stanzas 6 through 10

    *Urdu: stanzas 4-7*

We were alone in arranging Your battles!
Sometimes we fought in drynesses, sometimes in seas/rivers.

  ==Literally, ma((rikah-aaraa would be the "adorning" or arranging, of a "battle" or battle-field or arena. So it suggests planning and intent, as well as fighting.
== ;xushkiyaa;N are dry wastelands.
==Officially daryaa means "sea," but in Urdu usage it often means "river."
Sometimes we gave the call to prayer in the churches of Europe,
Sometimes in the burning deserts of Africa.
  ==Iqbal was keenly aware of the history of Islamic rule in Andalusia.
The glory of the world-holders was not pleasing in our eyes,
We recited the Kalimah in the shadow of swords.
  ==The kalimah is the official profession of faith: recited with a sincere heart, it makes you a Muslim on the spot.
=="In the shadow of swords" leaves it unclear whether the swords were ours (as we fought for the faith) or those of the infidels (as we refused to give up our faith even under threat of death).
If we lived, it was for difficulty in jungles
And we died for the grandeur of Your name.
  ==In Urdu a jangal is more like a wasteland or wilderness; it may be dry rather than tropical.
No sword-wielding was for our own sovereignty
Did we wander in the world, ready to sacrifice our lives, for wealth?
  ==Literally sar bakaf means "head in hand," as though the head were carried in the hand, presented as an offering.
==The second line could also be read "Did we wander, ready to sacrifice our lives, for wealth in the world?"
If our community had longed/died for the gold and property of the world,
Why would we have done idol-breaking, instead of idol-selling!
  ==Just as in English "to die for" can here be literal or metaphorical.
==The exclamation point is Iqbal's, though a question mark would seem to be implied.
    *Urdu: stanzas 8-11*
We couldn't be dislodged, if in battle we took a stand,
The feet even of tigers were uprooted from the field.
  ==That is, we were braver and more steadfast even than tigers.
If/when someone became high-headed toward You, then we became angry,
What's in a sword? We fought even against/with cannons.
  ==In Urdu, the structure "clause A + to + clause B" always means that there's an implied agar or jab before clause A.
== That is, a sword is nothing! A sword is hardly worth mentioning, compared to the cannons used in our battles.
==Since se is versatile, we fought either "against" the cannons (when our enemies had them) or possibly, though less appropriately to the context, "with" them (by using them ourselves).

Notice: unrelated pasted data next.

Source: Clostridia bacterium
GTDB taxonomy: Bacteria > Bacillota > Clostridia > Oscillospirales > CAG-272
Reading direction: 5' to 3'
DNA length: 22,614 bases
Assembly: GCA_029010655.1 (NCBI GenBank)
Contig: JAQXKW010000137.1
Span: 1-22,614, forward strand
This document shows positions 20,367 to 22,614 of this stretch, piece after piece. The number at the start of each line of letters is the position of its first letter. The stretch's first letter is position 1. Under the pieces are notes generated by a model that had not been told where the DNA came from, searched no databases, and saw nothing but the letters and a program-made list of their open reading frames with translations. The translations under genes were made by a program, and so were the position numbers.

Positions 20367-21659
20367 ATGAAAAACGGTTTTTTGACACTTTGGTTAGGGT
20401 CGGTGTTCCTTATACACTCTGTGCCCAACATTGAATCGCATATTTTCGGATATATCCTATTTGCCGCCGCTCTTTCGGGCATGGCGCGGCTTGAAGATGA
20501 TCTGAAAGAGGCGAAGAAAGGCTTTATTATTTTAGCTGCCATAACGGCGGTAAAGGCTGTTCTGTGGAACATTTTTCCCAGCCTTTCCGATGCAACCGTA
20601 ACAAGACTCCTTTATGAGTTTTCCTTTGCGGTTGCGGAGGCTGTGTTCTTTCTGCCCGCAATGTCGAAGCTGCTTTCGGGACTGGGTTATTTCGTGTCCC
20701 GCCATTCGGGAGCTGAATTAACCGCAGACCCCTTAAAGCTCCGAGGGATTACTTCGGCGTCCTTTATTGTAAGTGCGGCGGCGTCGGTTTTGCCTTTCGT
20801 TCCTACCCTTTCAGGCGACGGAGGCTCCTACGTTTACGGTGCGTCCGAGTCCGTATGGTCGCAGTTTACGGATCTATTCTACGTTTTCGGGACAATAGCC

We imprinted the shape of oneness on every heart,
Under the scimitar too we recited this message.
  ==Literally, we "caused it to be seated on every heart."
=="Under the scimitar" is somewhat ambiguous, like "in the shadow of swords" in stanza 6; but perhaps it here sounds a bit more as if we were threatened, rather than threatening.
==The bhii can mean either "also, too" (one more example in a series), or "even" (a special case, in a class by itself)
You yourself say-- who uprooted the gate of Khaibar?
That city of Caesar's-- who subdued it?
  ==The battle of Khaibar took place in 628.
=="Caesar's city" is Constantinople, which fell to the Ottomans in 1453.
== The colloquial jo thaa recollects the thing being mentioned and marks it for future attention.
Who broke the [human-]created deities?
Who cut to pieces the armies of the infidels?
Who made cold the fire-temple of Iran?
Who made the memory of God then become alive?
  =="Making cold the fire-temple," besides its wordplay, evokes the virtual extirpation of Zoroastrianism from Iran.
==The grammar of phir zindah kiyaa could also be read as "made alive again," but Iqbal doesn't seem to have established that it was previously alive and then somehow became dead.
==The Persian word yazdaa;N for God is very appropriate here.
Which community became a searcher for You alone?
And for you, undertook the hardship of battle/war?
  ==Here's one more of the many examples when the versatile qaum means something other than "nation." It's a very flexible word, like "community," so beward of tendentious translations.
Whose sword became world-seizing, world-holding?
From whose "God is great!" did Your world become awake?
  ==How excellent and rhythmic are the sound effects of shamshiir jahaa;N-giir jahaa;N-daar !
==If we read an i.zaafat after shamshiir , then the line becomes "Whose world-seizing sword became world-holding?"
==The takbiir is the cry of all;aahu akbar , which is used on many occasions, but often as a battle-cry.
Through dread of whom did the idols remain trembling?
Having fallen on their faces, they used to say "Allah is One."
  ==Technically, it's a past participle: the idols remained "in a state of having trembled."
==The idols' having fallen on their faces elegantly suggests both their having been overthrown, and their prostrating themselves before the true God.

*On to stanzas 11-15* -- *"Shikvah" index page*


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